Peloton, iFIT, & The Connected Fitness Market | In Practise

Peloton, iFIT, & The Connected Fitness Market

Former Sales Director at iFIT


Executive Bio

Former Sales Director at iFIT

The executive has over 30 years experience in the fitness industry. He is a Former Sales Director at iFIT, a leading competitor to Peloton, where he was responsible for selling connected fitness equipment across Europe. Prior to joining iFIT, he was one of the largest distributors iFIT connected fitness products for Europe. Previously, he owned and operated traditional gyms and is now selling high-end commercial and home gym equipment.Read more

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Interview Transcript

Disclaimer: This interview is for informational purposes only and should not be relied upon as a basis for investment decisions. In Practise is an independent publisher and all opinions expressed by guests are solely their own opinions and do not reflect the opinion of In Practise.

We want to understand the key drivers of the industry and the market. We own between 20 to 25 companies in our portfolio, and our average position size is about 4% to 5%. We are interested in the opportunities in the connected fitness space. We have seen a lot of investment in Peloton and Apple Fitness, and Amazon is trying to get involved. I have gone to a gym since I was 13 and am now 40, so I have seen it all. When Will showed me your background I wanted to connect with you because it looks as if you have a deep experience on the other side of the table; me as a customer and you running the business and distribution side of the market.

My history is that I owned gyms, built them up and sold them because that was better profit at the time. I was also a distributor of subsidiary brands, mainly in Europe. After selling most of them I did not know what to do, then ICON approached me to go into their European business where they were having difficulties. ICON asked me to become a distributor because I knew them. For a short time, I went into the flooring business, but that was not my thing. In 2012 I moved to a company with a known factory producing for other big brands, but also with their own equipment brand.

What was running a gym in the 80s and 90s like and what has changed?

Back then, people who went to gym were athletes and body building was huge. I am not fond of body building but I saw what they were and were not doing. You do not need to motivate athletes, whereas entering a gym was more difficult for non-sporty people. Then cardio was introduced because it was based on strength; what Schwarzenegger always did. Gyms already had some bikes, treadmills and rowing machines at the lower end. People could then visit because it was no longer all about body building and strength training. That developed during the years, going from 100% strength to 30% cardio, 70% strength. Then at a certain stage it was 50/50, and small group training entered the market.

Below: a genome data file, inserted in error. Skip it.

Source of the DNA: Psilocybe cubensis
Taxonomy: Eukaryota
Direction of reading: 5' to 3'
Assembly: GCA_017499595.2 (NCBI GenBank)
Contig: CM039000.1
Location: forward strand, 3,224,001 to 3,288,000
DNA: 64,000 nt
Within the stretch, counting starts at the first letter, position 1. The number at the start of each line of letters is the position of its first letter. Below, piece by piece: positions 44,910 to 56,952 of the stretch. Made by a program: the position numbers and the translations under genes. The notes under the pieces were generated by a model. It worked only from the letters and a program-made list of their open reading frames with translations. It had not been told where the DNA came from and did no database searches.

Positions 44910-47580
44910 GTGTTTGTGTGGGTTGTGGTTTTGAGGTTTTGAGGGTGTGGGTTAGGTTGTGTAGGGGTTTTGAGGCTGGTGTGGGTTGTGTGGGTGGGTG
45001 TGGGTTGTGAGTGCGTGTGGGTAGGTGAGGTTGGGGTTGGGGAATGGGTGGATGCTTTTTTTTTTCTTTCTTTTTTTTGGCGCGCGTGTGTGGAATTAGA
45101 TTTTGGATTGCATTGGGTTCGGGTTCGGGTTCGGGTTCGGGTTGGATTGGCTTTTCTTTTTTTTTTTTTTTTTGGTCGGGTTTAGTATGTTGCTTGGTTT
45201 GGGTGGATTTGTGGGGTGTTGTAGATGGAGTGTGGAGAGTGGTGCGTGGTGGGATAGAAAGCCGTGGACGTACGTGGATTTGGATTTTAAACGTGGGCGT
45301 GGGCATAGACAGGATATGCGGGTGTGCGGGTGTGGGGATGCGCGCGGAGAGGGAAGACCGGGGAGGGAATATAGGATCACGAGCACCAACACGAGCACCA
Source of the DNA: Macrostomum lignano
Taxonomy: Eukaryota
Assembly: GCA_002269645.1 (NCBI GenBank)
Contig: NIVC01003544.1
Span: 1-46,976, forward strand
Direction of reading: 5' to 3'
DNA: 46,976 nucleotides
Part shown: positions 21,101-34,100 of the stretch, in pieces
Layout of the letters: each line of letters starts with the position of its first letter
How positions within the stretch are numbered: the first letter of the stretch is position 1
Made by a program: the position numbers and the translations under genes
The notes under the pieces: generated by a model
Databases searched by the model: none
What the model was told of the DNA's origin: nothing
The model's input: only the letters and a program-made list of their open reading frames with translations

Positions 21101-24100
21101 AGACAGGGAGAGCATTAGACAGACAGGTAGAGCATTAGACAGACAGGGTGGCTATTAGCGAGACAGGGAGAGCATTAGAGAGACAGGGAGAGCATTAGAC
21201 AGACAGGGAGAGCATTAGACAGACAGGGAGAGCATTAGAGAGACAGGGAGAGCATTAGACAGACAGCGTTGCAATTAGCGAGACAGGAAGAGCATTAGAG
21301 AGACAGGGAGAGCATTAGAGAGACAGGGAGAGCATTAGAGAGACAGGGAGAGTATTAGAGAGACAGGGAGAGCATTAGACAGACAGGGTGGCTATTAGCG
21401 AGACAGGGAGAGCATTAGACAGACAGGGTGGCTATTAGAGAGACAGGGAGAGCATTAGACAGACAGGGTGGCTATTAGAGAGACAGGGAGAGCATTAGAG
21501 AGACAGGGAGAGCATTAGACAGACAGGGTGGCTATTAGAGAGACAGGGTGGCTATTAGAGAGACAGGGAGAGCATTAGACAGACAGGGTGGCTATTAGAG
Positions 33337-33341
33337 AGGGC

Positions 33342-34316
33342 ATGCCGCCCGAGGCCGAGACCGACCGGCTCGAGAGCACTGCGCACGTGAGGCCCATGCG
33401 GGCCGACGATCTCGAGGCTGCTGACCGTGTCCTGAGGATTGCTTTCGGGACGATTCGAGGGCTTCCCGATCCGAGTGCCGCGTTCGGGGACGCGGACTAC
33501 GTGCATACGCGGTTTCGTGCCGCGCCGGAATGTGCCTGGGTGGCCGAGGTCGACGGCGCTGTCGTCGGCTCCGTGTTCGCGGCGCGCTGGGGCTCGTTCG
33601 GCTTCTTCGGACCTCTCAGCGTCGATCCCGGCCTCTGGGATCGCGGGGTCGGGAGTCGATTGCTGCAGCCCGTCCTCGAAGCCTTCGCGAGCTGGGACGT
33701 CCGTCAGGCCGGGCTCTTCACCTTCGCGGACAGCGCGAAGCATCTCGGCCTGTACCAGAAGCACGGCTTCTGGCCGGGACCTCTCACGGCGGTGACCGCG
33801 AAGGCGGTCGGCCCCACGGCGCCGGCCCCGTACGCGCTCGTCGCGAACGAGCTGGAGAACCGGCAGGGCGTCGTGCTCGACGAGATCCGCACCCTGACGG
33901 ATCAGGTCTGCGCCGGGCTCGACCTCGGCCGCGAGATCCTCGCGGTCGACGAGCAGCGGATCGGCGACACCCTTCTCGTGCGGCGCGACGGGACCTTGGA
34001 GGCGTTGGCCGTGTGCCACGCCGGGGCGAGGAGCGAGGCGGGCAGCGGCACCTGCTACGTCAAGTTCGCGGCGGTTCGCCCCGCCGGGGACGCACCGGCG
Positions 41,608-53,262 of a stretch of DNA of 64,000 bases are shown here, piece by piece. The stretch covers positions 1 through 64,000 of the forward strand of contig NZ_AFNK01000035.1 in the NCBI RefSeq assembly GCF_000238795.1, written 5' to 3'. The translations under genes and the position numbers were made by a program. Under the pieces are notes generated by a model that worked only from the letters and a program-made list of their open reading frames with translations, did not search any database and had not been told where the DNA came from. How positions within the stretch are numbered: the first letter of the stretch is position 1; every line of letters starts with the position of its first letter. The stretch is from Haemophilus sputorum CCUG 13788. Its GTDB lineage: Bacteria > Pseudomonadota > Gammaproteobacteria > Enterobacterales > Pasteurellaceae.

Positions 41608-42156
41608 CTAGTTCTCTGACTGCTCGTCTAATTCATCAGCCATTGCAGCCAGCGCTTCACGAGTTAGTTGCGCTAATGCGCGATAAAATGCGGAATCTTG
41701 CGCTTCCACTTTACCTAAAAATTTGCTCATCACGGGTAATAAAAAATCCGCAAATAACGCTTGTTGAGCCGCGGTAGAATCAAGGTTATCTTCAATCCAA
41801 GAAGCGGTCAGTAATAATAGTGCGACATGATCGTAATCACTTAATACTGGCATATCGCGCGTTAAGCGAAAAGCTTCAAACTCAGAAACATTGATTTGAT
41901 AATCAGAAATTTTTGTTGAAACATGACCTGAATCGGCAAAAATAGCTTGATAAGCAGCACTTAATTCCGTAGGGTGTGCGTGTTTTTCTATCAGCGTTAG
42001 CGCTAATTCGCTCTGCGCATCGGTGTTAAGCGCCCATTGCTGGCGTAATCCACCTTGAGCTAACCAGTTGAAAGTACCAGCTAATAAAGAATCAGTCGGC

There were older people who did not understand you had to work out well to reap the rewards. In the 80s, athletes or body builders understood they needed to be there seven days per week, two to three hours per day. The biggest market remains pills and munchies; people believe if they take a pill or rub a product on their skin, they will lose weight. Today, retention is a huge thing in the fitness club industry because people still do not understand that losing weight is down to 70% what you eat and 30% training; if you train you are motivated to eat better.

The people who were attracted to the fitness industry came because they thought they could lose weight or get in shape to work on their beach muscles for their vacation. They thought they could simply go to the gym and everything would be okay. That is not the case which is why the dropout rate is very high. So that's the biggest change. From the first time a person thinks they want to go to gym, it still takes on average 15 to 20 months to join the gym. They still need to realize that they cannot only do it for a few months; it should be a lifestyle. The biggest difference is that more people enter the gym but more also drop out.

I can relate to that in terms of the motivation because it is hard to get back in once you stop working out or even take a break. It is about sticking to a plan, keeping that plan fresh and staying engaged with the equipment or gym.